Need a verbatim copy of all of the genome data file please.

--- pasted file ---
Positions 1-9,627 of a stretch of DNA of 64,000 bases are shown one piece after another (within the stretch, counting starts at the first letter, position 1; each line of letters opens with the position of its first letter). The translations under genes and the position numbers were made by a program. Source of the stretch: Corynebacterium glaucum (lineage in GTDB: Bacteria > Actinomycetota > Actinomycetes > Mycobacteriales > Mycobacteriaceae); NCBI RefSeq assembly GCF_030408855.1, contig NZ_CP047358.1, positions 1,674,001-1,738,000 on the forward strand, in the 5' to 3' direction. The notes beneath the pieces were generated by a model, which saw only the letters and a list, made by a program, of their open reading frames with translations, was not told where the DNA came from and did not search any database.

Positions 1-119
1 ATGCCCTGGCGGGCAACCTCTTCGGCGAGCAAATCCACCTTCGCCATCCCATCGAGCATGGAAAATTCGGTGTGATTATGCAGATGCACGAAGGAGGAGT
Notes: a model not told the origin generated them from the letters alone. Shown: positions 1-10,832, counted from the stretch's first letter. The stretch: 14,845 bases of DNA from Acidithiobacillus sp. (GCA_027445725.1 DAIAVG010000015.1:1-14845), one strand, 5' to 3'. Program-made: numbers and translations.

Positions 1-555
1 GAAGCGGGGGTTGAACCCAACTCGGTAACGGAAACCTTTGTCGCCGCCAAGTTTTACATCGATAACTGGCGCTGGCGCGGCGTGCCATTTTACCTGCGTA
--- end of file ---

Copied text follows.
Positions 1-9,627 of a stretch of DNA of 64,000 bases are shown one piece after another (within the stretch, counting starts at the first letter, position 1; each line of letters opens with the position of its first letter). The translations under genes and the position numbers were made by a program. Source of the stretch: Corynebacterium glaucum (lineage in GTDB: Bacteria > Actinomycetota > Actinomycetes > Mycobacteriales > Mycobacteriaceae); NCBI RefSeq assembly GCF_030408855.1, contig NZ_CP047358.1, positions 1,674,001-1,738,000 on the forward strand, in the 5' to 3' direction. The notes beneath the pieces were generated by a model, which saw only the letters and a list, made by a program, of their open reading frames with translations, was not told where the DNA came from and did not search any database.

Positions 1-119
1 ATGCCCTGGCGGGCAACCTCTTCGGCGAGCAAATCCACCTTCGCCATCCCATCGAGCATGGAAAATTCGGTGTGATTATGCAGATGCACGAAGGAGGAGT
Notes: a model not told the origin generated them from the letters alone. Shown: positions 1-10,832, counted from the stretch's first letter. The stretch: 14,845 bases of DNA from Acidithiobacillus sp. (GCA_027445725.1 DAIAVG010000015.1:1-14845), one strand, 5' to 3'. Program-made: numbers and translations.

Positions 1-555
1 GAAGCGGGGGTTGAACCCAACTCGGTAACGGAAACCTTTGTCGCCGCCAAGTTTTACATCGATAACTGGCGCTGGCGCGGCGTGCCATTTTACCTGCGTA